In my humble opinion, yes there is a best-tasting mango. None other than Champagne mango or Carabao mango from the Philippines. This type is grown in Zambales, Cebu, and Guimaras areas, according to a few online articles I’ve read where I credited them at the end of this post.
After a few years of eating Philippine dried mangoes as a way to satisfy my cravings for the real ones, finally a Filipino store is selling them in packs of 4 pieces each. When I saw a picture on Facebook that Markang Pinoy Store in Glen Eden, Auckland sells these, I was so happy, bought a pack within the next few days as I knew it will sell out soon. Also bought a few snacks I miss eating from home.
|Snack items, including the mangoes, from my hometown|
Now about the price, it’s NZ$20 per pack of four. It may seem a bit expensive, but according to co-owner Leng, she got them from a Chinese supplier who saw the need for mangoes. And so he had to airfreight the mangoes while they were green in color, have them quarantined, then arrived at the shops already ripe. At first I thought it should’ve been a Filipino supplying it. But anyhow, if anyone is interested in supplying Philippine mangoes in all New Zealand supermarkets, that would be good so that it would be a little bit more reasonable, and that Kiwis get a chance to try the Filipino mangoes.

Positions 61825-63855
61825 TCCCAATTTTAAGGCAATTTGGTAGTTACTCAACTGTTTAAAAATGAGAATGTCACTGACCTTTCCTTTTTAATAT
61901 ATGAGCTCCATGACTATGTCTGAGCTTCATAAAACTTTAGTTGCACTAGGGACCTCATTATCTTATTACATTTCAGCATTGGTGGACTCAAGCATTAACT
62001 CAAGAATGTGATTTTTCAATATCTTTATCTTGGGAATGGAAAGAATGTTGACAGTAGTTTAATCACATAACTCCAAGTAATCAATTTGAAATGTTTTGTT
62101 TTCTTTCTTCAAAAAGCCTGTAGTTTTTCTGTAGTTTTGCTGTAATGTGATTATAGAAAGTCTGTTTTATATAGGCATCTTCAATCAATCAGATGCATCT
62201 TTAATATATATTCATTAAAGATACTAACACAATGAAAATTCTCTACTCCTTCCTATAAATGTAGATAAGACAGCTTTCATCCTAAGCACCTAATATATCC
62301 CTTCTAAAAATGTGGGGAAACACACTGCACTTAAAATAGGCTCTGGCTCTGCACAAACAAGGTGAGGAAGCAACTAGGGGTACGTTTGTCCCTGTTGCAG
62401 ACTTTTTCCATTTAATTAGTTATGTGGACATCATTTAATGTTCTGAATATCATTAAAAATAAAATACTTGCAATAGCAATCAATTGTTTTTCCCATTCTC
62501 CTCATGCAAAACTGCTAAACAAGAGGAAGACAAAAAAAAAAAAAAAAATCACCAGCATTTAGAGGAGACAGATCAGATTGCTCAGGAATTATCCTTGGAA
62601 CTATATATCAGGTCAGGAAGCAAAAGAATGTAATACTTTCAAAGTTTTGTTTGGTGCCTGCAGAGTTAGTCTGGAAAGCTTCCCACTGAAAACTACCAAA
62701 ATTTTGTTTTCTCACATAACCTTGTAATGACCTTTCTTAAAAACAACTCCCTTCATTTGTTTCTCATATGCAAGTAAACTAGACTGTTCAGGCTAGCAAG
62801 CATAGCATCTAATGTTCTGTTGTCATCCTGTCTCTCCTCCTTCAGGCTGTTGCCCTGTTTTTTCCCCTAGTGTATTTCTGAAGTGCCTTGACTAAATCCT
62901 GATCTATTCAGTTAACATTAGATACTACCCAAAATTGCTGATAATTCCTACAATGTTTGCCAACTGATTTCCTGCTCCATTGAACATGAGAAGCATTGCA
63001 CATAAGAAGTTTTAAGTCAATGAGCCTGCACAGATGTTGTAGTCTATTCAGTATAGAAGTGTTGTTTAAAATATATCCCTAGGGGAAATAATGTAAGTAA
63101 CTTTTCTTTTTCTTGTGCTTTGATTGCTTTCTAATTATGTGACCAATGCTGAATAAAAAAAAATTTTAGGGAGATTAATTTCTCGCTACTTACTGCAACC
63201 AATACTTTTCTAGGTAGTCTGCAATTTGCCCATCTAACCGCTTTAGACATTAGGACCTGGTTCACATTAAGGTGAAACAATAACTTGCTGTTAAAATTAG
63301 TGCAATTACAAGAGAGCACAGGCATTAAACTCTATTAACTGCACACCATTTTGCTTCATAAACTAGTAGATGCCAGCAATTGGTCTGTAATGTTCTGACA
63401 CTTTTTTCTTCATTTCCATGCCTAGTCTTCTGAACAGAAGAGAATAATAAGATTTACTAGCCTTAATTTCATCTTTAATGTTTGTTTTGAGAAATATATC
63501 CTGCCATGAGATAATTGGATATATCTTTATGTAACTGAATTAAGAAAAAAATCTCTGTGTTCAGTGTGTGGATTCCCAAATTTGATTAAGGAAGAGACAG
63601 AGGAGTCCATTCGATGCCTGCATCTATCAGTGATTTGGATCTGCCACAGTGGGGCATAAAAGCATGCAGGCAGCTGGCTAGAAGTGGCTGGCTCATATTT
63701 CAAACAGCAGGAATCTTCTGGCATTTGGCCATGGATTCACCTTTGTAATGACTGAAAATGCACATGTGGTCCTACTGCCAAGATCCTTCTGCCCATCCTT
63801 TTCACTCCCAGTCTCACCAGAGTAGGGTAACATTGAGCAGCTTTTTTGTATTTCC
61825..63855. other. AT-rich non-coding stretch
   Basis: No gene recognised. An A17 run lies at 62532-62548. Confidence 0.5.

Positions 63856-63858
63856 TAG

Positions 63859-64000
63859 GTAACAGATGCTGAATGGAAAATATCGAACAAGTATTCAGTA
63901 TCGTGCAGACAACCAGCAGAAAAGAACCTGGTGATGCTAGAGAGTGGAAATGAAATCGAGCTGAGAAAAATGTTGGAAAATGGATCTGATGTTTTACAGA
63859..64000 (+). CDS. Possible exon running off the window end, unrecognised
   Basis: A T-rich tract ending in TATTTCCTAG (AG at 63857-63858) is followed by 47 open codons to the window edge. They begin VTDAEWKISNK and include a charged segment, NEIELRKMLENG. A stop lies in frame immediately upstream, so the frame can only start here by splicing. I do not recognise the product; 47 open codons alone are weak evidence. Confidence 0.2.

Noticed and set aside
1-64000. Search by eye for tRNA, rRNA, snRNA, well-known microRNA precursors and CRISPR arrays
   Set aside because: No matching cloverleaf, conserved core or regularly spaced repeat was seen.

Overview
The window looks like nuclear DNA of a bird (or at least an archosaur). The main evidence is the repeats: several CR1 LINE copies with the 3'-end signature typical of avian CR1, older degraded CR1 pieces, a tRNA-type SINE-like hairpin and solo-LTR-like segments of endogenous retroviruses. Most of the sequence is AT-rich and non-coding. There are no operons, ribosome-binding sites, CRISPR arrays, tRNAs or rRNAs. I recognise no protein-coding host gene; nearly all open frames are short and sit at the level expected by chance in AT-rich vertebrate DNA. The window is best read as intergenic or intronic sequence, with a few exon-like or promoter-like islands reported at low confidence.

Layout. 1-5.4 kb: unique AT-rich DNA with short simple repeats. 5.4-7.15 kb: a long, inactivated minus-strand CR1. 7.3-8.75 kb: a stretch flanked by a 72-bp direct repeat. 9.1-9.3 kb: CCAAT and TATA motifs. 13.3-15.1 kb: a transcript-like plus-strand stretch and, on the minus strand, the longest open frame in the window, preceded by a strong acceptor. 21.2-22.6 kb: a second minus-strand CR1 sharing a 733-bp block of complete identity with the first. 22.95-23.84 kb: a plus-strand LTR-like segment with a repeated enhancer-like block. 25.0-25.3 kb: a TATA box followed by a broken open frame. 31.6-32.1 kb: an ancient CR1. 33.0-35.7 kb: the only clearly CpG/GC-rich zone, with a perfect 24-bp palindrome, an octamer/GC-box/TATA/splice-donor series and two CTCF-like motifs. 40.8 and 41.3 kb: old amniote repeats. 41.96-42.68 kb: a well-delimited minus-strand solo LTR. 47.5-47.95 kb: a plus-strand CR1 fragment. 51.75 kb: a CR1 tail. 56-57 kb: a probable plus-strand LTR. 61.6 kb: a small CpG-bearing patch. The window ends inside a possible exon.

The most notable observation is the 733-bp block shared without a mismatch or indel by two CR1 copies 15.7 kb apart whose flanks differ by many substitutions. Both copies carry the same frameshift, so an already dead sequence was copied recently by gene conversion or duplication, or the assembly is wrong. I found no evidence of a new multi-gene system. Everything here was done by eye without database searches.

The following paragraph, which was originally from this article, describes very well how to slice a mango. I’ll repost it here:
“Filipinos slice up a ripe Manila mango lengthwise, producing three flat slices, the middle slice containing the large seed. With the outer slices, you either scoop out the flesh with a spoon or make cubes using the ‘hedgehog’ method — make a crisscross grid with a knife, turn the flesh out with your hands and then scrape off the chunks.”
The day after I bought it, my partner sliced and we shared one mango, and I had another one when he went to sleep. Can’t help it, had to have another one. As you can see, the mango has gotten so ripe, it had to be consumed immediately.
On the second day, we made mango shake with sugar syrup, ice cubes, and mango flesh, using a blender to mix everything. Some restaurants in the Philippines use this recipe, while others use condensed milk.
So if you want to try our mangoes for a change, why don’t you give Mac and Leng a call, so you will know when the next shipment will be. I bet it will be sold out as well, because I’m buying again.
Markang Pinoy Filipino Store